Stem Cell Pressure Builds on Bush
A House hearing Tuesday featured testimony that opposed funding
for the embryonic research from a couple who had adopted frozen embryos that
ultimately were born as twins.
Brownback and others opposed to the embryonic research say that
adult stem cells are the only ethically acceptable scientific avenue.
But the NIH report noted that adult stem cells are rare and
that there is no evidence that they can develop into any other type of cell
like embryonic stem cells can.
It's still uncertain how President Bush will decide on federal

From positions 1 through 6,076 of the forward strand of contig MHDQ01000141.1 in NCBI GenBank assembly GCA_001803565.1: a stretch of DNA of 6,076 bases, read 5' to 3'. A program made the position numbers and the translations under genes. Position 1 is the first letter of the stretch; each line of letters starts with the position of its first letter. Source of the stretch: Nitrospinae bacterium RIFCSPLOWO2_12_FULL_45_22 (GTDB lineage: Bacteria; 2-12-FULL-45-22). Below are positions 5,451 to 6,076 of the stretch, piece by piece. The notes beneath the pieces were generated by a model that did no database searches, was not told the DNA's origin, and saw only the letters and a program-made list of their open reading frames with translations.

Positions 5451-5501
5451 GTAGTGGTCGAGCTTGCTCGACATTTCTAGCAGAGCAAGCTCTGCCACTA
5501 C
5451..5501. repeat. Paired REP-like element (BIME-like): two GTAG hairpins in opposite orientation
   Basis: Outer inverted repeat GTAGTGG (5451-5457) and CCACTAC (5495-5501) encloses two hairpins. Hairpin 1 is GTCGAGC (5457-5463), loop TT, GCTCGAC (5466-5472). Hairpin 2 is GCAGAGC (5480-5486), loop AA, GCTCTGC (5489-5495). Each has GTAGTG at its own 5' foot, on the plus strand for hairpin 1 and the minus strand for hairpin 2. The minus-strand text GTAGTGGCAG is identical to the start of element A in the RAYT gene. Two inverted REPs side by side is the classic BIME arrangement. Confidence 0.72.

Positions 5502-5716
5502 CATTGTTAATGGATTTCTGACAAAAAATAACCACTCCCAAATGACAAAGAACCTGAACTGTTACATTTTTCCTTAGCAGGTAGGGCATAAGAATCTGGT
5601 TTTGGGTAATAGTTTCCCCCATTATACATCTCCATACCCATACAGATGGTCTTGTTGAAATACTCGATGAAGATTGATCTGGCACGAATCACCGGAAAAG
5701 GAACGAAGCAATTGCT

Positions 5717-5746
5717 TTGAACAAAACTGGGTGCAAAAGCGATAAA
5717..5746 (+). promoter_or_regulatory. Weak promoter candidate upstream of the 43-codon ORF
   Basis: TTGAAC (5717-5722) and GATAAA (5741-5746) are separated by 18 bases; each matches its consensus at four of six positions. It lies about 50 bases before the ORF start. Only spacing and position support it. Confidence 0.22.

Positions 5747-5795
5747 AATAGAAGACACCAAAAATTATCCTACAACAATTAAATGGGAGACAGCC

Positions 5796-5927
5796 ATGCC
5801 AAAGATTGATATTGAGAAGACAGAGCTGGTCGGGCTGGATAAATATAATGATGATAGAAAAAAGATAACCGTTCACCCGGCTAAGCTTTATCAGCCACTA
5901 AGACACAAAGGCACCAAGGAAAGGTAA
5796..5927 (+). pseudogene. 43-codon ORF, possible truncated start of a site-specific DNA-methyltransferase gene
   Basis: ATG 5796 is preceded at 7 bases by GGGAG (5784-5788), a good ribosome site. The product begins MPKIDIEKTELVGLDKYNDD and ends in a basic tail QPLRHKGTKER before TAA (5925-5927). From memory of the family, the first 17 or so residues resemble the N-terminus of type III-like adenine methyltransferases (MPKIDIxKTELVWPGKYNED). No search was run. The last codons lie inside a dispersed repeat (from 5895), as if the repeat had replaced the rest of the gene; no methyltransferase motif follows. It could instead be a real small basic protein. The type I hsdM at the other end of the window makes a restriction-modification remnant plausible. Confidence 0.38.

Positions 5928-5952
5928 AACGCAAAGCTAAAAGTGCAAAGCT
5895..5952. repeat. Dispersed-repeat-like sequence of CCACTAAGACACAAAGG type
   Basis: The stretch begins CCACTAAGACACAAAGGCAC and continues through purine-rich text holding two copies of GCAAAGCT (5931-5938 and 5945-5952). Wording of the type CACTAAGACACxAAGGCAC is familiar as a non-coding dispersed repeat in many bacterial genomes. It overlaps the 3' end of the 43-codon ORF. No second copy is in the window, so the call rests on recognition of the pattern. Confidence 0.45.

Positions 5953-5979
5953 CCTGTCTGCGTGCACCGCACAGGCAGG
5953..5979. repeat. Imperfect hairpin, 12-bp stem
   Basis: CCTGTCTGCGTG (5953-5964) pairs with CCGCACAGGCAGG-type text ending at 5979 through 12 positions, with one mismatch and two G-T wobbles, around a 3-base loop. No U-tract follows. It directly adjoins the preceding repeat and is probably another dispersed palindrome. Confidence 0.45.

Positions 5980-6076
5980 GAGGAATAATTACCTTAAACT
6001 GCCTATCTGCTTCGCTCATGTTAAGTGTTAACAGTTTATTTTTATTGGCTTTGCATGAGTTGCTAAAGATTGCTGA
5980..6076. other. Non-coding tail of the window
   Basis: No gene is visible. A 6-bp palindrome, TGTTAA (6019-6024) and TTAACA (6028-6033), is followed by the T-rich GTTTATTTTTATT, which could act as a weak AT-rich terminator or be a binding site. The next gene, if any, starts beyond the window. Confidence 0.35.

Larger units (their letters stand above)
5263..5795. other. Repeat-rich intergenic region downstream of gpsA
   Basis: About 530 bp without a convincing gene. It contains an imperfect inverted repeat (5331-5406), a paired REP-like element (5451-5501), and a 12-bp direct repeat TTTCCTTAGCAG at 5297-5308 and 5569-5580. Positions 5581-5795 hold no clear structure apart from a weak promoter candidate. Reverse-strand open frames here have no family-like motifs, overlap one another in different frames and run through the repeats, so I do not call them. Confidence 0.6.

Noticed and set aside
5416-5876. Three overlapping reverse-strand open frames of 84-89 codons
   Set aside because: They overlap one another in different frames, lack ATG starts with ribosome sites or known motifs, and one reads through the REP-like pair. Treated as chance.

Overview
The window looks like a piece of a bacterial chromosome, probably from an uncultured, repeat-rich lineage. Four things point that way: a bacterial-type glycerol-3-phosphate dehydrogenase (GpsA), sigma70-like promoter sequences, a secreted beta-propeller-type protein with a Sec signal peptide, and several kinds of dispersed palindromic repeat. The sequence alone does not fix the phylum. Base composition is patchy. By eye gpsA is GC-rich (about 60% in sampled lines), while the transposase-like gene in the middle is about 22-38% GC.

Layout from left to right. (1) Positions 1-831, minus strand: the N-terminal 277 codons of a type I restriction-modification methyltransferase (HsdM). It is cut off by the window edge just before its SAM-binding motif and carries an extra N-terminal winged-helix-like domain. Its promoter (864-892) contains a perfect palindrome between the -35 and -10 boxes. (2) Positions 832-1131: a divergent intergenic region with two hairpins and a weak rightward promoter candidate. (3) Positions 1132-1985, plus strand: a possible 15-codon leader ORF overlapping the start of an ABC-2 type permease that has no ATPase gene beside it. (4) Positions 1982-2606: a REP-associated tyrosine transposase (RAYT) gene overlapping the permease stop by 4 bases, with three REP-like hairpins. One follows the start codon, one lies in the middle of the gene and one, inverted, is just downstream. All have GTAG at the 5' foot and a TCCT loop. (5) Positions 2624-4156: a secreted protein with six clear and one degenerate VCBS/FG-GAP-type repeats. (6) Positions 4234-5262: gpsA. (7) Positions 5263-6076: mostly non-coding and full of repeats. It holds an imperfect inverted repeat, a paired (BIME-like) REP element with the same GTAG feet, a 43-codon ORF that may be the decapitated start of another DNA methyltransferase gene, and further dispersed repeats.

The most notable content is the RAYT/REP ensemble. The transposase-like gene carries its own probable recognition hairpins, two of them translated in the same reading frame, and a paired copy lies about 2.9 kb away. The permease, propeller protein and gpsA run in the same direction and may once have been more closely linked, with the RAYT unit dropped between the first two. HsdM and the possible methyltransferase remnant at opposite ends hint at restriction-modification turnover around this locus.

funding for the embryonic research.
Bush, who plans to meet with the Pope in Rome later this month,
said this week that "the leaders of the Catholic Church ... stand strong on
the principle of life. They also stand strong on making sure that those who
have no voice are heard."
Earlier this year, Bush wrote to a conservative group that he
opposed federal funding for "stem cell research that involves destroying
living human embryos."
Even if embryonic stem cell research flourishes under possible
federal funding, there's no guarantee of cures for cancer, Alzheimer's,
Parkinson's, or any other of a list of diseases.
The NIH report notes that finding a cure for type 1 diabetes
may be difficult because the body's own immune system attacks and destroys its
cells. "This ... must be overcome if researchers hope to use the
transplanted cells to replace the damaged ones," it says.